My undergraduate work was in sociology, specifically surrounding unique American social myths (I had a think for cowboys and the stories of the west). I still think it would be fun to do further education in that field, and my interest in sociology is integral to the way that I think theologically. I have my notes on it packed away, and it will be a project for further research, but I think that the modern idea of an apocalypse is an example of a broad sociological shift starting the mid 1850's.
Google Ngram is part of the Google books project. It allows you to search keywords throughout the digitized library and it creates a graph noting when the word had the most usage in its library. I played around with it this weekend, and came up with a few interesting graphs. Here is one of them.
The three words have interesting information. Blue (notating the use of the term antichrist) has a huge spike from the range of 1805 to 1870, peaking in around 1820. This is roughly the same time as a major American fascination with eschatology begun...the premillennial dispensationalism theology was just one of the new movements at this time. A good resource to understand this period is Discovering an Evangelical Heritage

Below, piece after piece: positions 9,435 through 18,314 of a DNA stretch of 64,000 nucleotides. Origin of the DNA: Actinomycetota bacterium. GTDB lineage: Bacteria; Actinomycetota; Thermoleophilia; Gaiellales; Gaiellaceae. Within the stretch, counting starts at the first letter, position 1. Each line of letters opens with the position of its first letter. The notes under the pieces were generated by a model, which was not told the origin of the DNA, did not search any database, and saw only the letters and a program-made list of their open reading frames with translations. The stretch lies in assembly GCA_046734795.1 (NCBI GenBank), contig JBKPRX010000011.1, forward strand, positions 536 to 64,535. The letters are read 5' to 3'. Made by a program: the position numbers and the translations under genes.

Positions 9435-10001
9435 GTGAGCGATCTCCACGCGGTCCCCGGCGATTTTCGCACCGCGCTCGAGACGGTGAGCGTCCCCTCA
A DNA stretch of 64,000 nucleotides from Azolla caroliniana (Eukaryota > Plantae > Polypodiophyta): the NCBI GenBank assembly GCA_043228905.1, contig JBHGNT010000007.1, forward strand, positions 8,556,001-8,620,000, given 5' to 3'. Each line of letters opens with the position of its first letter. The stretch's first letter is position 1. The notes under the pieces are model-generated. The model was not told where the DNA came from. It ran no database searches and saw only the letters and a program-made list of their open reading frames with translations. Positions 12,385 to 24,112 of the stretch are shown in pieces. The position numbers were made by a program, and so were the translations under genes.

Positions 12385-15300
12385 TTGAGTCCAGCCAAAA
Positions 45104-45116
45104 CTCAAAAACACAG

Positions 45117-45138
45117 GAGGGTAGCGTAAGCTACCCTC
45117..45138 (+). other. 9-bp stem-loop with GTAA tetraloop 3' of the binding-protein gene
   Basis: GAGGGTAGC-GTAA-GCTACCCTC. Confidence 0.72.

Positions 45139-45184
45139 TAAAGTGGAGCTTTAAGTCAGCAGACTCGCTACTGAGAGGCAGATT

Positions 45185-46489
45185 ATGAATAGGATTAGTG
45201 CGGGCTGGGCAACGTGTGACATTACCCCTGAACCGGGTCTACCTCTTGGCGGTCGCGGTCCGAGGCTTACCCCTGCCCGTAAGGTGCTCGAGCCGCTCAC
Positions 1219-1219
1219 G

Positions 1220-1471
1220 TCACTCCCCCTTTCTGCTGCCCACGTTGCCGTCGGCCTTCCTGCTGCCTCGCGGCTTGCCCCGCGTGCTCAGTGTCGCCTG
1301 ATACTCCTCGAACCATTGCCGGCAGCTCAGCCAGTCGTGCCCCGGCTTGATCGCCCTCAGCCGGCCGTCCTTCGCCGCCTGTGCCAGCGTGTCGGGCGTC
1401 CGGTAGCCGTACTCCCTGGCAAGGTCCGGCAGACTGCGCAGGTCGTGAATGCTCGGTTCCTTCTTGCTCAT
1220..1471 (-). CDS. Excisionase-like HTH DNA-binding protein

Both Apocalypse (Red) and Eschatology (Green) are almost dormant during this time. They start to rise around 1860. I would imagine this can be credited to the societal turmoil at the beginning of the American Civil War. This was a very tumultuous time in American Christianity due to the ideas of utopianism, evangelism, and religious fanaticism that are characterized in this era. We also see another spike in around 1915, at the point of World War I. Around 1941-1942 we see all three categories start to rise considerably. What is interesting is the red and green peak in the late 1990's along with blue starting to take a steady rise upwards.
Some of the data surrounding the term apocalypse could be skewed, because that word has shifted from a primary theological role and more into a cultural idea, but that is part of the data that makes it interesting.
This is really basic data, and its trustworthiness is subject to some questions, but it at least shows a basic drift of when some keywords surrounding the idea of "end" were popular in American literature. This was a quick look I took as I continue to research and think about how the West thinks about the end of times. I hope that I can spend more time working on this type of thought in the next few months.